It is located on the western flanks of Mt Te Aroha in the Kaimai range and is surrounded by public conservation land in the Kaimai Mamaku Forest Park.
Contamination from the mine
The mine's water runs straight down the blasted cliff face to join the Tunakohoia Stream
The mine produced a range of base metals, including copper, lead and zinc from 1966 to 1973, when it was abandoned by Norpac Mining Company.
Two streams flow from the mine site through the township of Te Aroha. The Tunakohoia stream was affected by heavy metals leaching from the adits and tailings dam and the Tui stream was affected by heavy metals arising from the tailings dam and the abandoned mine tailing impoundment.
The tailings dam was found to be at risk of collapse in a moderate seismic event or an extreme weather event. If an event had occurred, over 90,000 m3 of mine waste could have flowed down the Tui stream through part of the township of te Aroha and into the Waihou river that feeds into the Hauraki Gulf.
The Tui Mine remediation project aimed to:
- contain the tailings within a stable and secure location
- reduce the release of contaminants into the Tui and Tunakohoia streams, thereby improving the water quality in those streams
- improve the geotechnical stability of the tailings impoundment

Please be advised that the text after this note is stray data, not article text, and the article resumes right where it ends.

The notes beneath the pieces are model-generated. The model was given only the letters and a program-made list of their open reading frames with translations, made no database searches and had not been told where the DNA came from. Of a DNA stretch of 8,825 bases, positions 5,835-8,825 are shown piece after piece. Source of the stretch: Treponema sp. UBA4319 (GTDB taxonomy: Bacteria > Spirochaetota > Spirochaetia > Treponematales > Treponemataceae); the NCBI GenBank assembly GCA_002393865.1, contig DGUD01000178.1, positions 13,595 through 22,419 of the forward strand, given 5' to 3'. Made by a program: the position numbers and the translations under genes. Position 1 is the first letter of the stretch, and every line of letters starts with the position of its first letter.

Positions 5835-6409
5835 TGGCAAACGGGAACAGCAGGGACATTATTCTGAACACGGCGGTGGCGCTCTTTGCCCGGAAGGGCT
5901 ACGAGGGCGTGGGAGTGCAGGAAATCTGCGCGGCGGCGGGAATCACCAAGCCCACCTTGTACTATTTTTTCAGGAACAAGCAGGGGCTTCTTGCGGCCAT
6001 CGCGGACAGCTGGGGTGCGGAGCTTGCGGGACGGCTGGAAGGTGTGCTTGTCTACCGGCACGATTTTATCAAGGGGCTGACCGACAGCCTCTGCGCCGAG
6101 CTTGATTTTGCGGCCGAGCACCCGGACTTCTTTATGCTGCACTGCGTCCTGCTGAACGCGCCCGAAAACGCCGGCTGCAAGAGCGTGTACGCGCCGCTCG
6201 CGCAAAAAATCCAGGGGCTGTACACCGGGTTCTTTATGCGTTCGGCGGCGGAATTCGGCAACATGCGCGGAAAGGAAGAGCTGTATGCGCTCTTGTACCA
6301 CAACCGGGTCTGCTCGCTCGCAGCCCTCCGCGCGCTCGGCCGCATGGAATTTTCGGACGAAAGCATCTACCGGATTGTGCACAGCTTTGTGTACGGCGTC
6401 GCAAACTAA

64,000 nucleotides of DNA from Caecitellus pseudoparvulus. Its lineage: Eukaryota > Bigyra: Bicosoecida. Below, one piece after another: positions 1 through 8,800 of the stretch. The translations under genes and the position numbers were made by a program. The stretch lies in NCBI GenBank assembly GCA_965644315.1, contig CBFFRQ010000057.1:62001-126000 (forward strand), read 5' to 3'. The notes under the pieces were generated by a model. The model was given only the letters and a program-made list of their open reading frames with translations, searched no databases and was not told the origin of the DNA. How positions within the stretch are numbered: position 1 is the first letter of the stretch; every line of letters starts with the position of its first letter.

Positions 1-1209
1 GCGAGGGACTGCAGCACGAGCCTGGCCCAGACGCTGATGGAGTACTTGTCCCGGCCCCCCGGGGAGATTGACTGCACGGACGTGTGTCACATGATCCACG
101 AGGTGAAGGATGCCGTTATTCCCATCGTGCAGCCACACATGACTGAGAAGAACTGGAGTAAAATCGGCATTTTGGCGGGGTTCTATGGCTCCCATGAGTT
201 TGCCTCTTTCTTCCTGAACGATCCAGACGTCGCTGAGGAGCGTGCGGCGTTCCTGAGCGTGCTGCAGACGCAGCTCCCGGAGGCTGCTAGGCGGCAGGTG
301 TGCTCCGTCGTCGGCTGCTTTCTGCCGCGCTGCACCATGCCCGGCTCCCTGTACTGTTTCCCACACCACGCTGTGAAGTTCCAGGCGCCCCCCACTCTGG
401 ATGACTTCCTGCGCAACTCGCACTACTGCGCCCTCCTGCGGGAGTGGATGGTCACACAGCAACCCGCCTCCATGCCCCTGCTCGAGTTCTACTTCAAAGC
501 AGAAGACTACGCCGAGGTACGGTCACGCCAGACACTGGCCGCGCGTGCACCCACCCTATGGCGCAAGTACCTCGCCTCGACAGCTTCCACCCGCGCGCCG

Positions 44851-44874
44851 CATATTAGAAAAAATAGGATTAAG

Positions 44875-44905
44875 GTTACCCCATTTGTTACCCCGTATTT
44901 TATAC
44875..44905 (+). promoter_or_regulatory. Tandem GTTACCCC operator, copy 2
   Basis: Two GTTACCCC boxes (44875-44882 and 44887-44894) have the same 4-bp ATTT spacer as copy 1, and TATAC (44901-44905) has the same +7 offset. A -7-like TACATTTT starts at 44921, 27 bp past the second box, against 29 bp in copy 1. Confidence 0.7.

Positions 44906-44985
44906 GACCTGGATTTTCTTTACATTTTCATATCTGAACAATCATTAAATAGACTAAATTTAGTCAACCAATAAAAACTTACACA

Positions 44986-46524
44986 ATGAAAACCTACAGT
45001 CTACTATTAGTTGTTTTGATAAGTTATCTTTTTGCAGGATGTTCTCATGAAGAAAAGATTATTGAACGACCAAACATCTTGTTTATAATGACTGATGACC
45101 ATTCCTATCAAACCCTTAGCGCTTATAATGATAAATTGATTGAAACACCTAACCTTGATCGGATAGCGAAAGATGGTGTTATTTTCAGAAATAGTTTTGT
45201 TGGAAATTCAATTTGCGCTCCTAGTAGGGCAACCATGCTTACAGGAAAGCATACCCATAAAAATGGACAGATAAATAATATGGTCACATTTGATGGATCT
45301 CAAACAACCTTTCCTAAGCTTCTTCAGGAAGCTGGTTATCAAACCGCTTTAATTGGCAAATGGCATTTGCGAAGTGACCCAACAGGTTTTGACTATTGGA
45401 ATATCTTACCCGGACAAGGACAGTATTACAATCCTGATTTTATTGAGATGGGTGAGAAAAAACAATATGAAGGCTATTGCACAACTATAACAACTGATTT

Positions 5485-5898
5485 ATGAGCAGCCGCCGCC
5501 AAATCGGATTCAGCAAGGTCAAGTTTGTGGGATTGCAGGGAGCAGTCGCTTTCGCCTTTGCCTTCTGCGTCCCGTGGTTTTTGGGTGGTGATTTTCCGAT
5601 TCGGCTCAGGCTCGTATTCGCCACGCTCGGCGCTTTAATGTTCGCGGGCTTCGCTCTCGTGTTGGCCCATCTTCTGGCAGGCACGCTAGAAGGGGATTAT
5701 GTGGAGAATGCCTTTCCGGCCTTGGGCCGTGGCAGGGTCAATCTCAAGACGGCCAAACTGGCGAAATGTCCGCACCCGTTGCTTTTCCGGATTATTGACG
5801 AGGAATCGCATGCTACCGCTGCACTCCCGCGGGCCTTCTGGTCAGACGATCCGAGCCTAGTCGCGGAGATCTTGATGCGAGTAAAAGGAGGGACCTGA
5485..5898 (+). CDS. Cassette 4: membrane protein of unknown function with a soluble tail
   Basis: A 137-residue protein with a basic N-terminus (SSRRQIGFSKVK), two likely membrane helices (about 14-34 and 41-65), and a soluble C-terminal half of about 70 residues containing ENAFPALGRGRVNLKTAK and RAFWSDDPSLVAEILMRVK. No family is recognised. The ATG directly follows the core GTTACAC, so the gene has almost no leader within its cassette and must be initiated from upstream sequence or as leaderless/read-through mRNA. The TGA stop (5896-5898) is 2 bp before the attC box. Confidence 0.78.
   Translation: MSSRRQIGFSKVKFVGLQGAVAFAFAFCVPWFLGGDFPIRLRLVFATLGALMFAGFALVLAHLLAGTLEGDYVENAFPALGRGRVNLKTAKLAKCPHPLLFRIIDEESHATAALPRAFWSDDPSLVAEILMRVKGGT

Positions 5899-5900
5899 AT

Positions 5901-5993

- improve the safety and security of the site
- improve the visual appearance and aesthetics of the site
- address as far as practicable, within the limitations of the project, the impacts of the Tui mine on the taonga of the Te Aroha maunga (Mt Te Aroha) for iwi.
Remains of the mining operation include this concrete ore hopper and other earthworks
The project was completed in two phases:
- Phase 1 involving the preparatory work including, design, site establishment and the treatment of old underground mine workings.
- Phase 2 involved remediating the tail tailings dam area. A one metre cap of clean fill was placed over the tailings dam to stop oxygen and water entering the stabilised tailings.
Initial planting of native shrubs at the sites old processing plant was carried out in 2013 by volunteers from the local community.
The project was overseen by a governance group comprising of the Waikato Regional Council, Ministry for the Environment, Matamata-Piako District Council, the Department of Conservation and local iwi. A steering group including representatives from the partner agencies and iwi oversaw the projects implementation.
Both the District Council and the Department of Conservation will be responsible for ongoing maintenance and monitoring but tests have already shown excellent improvement in the ecological health of both the Tunakohoia and Tui streams.
160,000 man hours of planning, management, engineering and construction time plus $21.7 million dollars were invested into the project.
This is a great success story for the environment. It also shows the success that comes from partnerships with central, regional and local government agencies working with iwi and the community to help heal the maunga of Te Aroha.
The success of the project was acknowledged with the collective agencies winning the projects category at the Resource Management Law Association awards.
Tui Mine on Waikato Regional Council website